10 things you need to know before voting in the midterm election. Find out more.
by Sid Kirchheimer, AARP Bulletin, April 9, 2010
Q. Soon after completing the 10-question U.S. Census form, I got a longer Census survey seeking additional personal information. What is this?
A. It’s 69 more questions. Having sent the much-publicized “short” Census form to theoretically every American household, the U.S. Census Bureau is also mailing a form called the American Community Survey to about 3 million households, a bit more than 2 percent of the total. It seeks details on such things as income, employment, and even work commute.
If you receive the short and long forms, you are required by law to complete both.
And although it’s now the start of a new decade and therefore time for the main national Census, you may receive other surveys bearing the Census Bureau name. Some may be scams, however, sent by people seeking personal information about you. Before completing them, you can authenticate their legitimacy by calling your regional Census office or visiting the Census Web page for survey participants. For information about the American Community Survey in particular, you can call 1-800-354-7271 or visit the official website.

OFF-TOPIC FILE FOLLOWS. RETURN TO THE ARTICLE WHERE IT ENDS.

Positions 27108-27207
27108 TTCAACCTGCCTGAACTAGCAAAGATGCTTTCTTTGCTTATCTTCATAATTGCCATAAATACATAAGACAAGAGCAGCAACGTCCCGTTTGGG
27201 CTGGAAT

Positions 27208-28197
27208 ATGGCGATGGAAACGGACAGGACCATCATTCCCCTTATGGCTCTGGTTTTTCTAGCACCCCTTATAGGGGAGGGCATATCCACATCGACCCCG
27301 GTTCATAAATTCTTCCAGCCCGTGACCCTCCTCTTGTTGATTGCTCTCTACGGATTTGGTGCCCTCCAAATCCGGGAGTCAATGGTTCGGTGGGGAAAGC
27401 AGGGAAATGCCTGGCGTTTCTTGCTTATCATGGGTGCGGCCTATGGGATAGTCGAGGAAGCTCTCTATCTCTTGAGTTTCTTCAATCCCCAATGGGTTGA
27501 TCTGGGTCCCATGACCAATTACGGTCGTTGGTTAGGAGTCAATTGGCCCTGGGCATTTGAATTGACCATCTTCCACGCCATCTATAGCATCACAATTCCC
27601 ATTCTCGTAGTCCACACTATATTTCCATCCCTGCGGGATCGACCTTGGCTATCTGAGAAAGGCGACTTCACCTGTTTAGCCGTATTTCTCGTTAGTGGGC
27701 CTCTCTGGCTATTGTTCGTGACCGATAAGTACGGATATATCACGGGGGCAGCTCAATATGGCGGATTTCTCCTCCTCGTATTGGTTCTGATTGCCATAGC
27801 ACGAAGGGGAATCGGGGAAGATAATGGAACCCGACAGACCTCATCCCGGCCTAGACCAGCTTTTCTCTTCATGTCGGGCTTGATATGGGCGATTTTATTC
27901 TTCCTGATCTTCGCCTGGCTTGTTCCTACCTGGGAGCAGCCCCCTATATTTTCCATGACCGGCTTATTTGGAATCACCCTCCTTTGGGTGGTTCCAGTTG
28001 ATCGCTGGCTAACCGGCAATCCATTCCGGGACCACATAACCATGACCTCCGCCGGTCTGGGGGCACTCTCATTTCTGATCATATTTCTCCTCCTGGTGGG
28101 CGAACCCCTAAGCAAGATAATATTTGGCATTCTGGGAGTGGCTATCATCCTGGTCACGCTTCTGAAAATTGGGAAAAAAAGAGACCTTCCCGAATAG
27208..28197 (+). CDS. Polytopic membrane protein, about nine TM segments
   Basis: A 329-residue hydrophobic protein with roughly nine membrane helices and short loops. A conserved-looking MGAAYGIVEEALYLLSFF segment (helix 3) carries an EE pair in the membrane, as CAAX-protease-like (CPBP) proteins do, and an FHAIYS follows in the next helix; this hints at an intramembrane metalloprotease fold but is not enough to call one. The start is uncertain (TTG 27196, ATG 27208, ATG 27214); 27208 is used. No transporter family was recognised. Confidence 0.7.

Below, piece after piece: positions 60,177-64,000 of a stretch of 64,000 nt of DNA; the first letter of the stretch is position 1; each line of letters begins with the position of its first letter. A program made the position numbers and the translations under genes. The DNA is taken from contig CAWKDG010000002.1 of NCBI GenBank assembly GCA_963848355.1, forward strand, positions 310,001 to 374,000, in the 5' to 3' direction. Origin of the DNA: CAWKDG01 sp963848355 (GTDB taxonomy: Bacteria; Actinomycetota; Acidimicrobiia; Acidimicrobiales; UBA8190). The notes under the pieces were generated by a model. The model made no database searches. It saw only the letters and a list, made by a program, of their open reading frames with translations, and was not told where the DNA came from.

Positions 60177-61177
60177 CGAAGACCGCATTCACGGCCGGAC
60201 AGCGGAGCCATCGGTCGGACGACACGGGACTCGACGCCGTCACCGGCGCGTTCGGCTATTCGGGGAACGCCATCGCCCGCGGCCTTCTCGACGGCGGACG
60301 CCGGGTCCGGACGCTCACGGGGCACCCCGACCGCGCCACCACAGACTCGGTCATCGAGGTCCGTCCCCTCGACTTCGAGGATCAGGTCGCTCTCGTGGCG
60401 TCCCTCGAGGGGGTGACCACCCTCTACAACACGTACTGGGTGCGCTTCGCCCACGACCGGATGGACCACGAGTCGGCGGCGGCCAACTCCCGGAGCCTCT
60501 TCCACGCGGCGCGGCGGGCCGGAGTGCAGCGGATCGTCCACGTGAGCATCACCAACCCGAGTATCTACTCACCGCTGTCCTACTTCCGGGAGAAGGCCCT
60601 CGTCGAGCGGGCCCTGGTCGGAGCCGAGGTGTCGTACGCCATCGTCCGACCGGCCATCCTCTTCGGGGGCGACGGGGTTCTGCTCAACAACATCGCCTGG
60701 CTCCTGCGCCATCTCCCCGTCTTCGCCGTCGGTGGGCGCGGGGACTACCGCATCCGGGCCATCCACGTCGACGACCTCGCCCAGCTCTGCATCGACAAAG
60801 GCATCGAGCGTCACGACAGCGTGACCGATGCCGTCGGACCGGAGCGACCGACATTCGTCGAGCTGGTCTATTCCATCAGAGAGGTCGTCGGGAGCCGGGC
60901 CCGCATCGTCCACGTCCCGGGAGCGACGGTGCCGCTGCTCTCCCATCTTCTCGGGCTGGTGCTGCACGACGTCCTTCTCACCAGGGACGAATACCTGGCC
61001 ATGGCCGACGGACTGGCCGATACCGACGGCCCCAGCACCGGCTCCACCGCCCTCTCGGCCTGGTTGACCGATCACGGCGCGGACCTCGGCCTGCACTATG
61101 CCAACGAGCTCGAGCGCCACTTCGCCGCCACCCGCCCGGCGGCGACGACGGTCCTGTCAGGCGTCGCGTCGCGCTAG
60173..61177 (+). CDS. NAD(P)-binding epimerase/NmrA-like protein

Neither the long form nor the short form will ask for your Social Security number or numbers to your bank account or credit card. So you can figure there’s a scam going on if that information is being sought. And the Census Bureau will not send you unsolicited e-mails.
Also, don’t fall for any survey or at-home visit in which you’re asked for money–including the so-called “Census of Senior Citizens” that seeks a $25 donation for responding to questions about Medicare and tax laws. The Federal Trade Commission has more information on a Web page for avoiding Census-related scams.
Sid Kirchheimer writes about health and consumer issues.
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